How Assembly Bill 1000 Will Affect Your Practice

How Assembly Bill 1000 Will Affect Your Practice

On October 7, 2013, Governor Brown approved Assembly Bill 1000.  This new law, effective January 1, 2014, will likely benefit both physical therapists and patients seeking physical therapy treatment.

Allow Patients to Directly Access Physical Therapy

The most important aspect of AB 1000 is that it allows patients direct access to physical therapy without first obtaining a referral from a physician. [1] Prior to AB 1000, patients could only see a physical therapist for an evaluation, fitness and wellness services, and treatment for a condition that had been the subject of a medical evaluation.  Individuals seeking relief from pain and injuries were required to get a physician diagnosis and referral before a physical therapist could treat them.  Effective January 1, 2014, patients can obtain treatment directly through a physical therapist, rather than having to first see a physician.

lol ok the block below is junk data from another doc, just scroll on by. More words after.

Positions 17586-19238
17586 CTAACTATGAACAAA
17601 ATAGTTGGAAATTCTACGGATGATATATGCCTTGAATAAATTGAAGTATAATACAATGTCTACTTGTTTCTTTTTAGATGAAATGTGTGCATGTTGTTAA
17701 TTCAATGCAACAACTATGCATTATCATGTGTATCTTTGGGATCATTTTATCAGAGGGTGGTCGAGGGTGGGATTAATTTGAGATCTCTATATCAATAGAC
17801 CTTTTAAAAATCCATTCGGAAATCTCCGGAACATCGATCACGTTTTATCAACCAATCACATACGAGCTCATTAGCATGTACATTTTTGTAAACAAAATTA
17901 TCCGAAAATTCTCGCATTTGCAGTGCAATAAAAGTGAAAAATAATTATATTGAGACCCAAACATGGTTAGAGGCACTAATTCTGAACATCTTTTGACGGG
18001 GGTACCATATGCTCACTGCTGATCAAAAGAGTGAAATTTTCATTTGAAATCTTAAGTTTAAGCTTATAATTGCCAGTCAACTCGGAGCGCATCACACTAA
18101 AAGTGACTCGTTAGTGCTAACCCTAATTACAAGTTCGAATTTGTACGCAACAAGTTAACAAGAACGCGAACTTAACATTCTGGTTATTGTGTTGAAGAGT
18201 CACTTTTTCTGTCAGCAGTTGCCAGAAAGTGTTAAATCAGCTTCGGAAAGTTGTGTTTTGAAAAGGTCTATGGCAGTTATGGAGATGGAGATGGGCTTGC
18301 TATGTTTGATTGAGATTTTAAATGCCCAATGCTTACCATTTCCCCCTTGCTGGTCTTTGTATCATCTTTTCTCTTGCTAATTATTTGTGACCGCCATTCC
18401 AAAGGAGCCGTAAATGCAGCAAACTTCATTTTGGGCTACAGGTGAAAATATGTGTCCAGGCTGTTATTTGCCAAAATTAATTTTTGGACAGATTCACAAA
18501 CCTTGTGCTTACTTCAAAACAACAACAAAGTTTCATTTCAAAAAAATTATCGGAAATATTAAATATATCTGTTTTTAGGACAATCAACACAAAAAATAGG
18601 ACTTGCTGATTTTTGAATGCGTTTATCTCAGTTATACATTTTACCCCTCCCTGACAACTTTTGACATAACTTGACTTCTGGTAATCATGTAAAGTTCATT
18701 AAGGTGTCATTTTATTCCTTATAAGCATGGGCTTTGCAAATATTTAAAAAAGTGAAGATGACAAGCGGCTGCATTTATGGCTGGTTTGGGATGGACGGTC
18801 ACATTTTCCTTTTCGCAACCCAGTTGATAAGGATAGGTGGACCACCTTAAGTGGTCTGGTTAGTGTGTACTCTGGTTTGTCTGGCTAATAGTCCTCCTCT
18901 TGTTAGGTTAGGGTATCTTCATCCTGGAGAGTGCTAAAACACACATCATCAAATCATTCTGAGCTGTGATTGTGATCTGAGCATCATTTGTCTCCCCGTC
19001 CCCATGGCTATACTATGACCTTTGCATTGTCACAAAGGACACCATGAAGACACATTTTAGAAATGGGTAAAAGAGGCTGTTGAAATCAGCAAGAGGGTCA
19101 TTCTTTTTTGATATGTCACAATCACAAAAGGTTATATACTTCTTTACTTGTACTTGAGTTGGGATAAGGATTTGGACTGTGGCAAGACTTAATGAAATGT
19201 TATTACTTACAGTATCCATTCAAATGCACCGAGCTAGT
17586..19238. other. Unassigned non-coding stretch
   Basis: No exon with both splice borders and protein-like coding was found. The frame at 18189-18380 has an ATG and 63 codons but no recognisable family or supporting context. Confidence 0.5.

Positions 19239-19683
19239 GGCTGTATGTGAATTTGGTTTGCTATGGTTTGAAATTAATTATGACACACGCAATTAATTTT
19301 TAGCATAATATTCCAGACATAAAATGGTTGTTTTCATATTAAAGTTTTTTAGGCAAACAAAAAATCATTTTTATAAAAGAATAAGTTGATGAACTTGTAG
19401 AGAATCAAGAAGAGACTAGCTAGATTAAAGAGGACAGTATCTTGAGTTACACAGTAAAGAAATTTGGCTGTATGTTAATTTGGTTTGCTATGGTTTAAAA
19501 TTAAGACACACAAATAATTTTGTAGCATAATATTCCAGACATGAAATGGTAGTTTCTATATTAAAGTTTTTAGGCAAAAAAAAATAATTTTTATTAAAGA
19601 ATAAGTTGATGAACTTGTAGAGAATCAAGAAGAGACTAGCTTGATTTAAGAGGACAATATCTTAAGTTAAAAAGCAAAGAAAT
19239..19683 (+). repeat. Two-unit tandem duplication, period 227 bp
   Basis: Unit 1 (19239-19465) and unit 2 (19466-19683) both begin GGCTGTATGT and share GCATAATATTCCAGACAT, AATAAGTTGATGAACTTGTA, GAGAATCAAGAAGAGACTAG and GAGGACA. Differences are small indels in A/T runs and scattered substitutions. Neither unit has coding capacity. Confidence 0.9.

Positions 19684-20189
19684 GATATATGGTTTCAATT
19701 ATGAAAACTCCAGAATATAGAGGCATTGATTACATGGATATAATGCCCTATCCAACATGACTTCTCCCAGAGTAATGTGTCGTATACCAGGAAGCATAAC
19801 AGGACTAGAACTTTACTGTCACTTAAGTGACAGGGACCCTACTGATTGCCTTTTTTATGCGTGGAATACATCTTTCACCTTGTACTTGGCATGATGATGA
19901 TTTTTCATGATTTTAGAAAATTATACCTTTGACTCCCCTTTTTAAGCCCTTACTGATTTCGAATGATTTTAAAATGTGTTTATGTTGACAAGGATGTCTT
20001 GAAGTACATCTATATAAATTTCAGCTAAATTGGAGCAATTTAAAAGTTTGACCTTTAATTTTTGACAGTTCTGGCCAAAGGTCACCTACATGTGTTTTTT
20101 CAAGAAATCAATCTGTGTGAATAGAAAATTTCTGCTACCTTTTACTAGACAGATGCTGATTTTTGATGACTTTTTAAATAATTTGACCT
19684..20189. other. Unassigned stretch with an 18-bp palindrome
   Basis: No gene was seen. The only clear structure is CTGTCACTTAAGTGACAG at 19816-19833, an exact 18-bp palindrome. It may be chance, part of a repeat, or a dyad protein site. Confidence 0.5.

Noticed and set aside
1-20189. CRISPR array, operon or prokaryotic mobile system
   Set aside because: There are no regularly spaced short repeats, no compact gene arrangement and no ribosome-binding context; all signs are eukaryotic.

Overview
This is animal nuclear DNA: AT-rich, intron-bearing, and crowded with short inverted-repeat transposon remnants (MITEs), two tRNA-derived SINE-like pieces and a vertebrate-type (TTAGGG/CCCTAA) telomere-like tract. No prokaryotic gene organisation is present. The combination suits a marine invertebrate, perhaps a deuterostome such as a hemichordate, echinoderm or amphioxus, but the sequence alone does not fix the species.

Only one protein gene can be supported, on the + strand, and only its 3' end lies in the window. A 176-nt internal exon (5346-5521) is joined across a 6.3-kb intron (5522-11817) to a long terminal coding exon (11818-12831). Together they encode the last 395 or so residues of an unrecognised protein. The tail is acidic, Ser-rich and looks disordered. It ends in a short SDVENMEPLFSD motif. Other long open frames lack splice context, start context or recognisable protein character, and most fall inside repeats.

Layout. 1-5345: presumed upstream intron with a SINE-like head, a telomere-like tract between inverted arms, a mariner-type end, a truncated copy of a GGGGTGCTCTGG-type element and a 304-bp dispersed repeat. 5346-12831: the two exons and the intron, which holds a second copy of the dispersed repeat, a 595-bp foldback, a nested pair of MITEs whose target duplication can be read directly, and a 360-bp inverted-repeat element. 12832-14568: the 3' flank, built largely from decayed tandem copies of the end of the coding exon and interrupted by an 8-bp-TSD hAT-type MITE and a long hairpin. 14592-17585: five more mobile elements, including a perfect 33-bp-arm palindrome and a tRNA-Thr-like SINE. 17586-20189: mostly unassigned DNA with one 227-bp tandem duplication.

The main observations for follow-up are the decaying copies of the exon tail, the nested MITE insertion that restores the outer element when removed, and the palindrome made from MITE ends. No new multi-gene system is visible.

However, there are several limitations to AB 1000. First, patients who receive direct treatment from a physical therapist are limited to 45 calendars days or 12 visits of treatment, whichever occurs first.  Once the 45 days or 12 visits are exhausted, the physical therapist must notify the patient’s physician (not including chiropractors) that the physical therapist is treating the patient.  The written disclosure must be in 14- point font, delineate the time period, plan of care and include the patient’s written authorization.  Approval of the physical therapist’s plan of care must include an in-person patient examination and evaluation of the patient’s condition and, if indicated, testing by the physician.  Patients who see a physical therapist for wellness services or who already have obtained a medical diagnosis are excluded from this limitation.

Additionally, if the physical therapist has reason to believe the patient has a condition requiring treatment or services beyond the physical therapist’s scope of practice, or if the patient is not progressing toward documented treatment goals, the physical therapist must refer the patient to another specified healing-arts practitioner.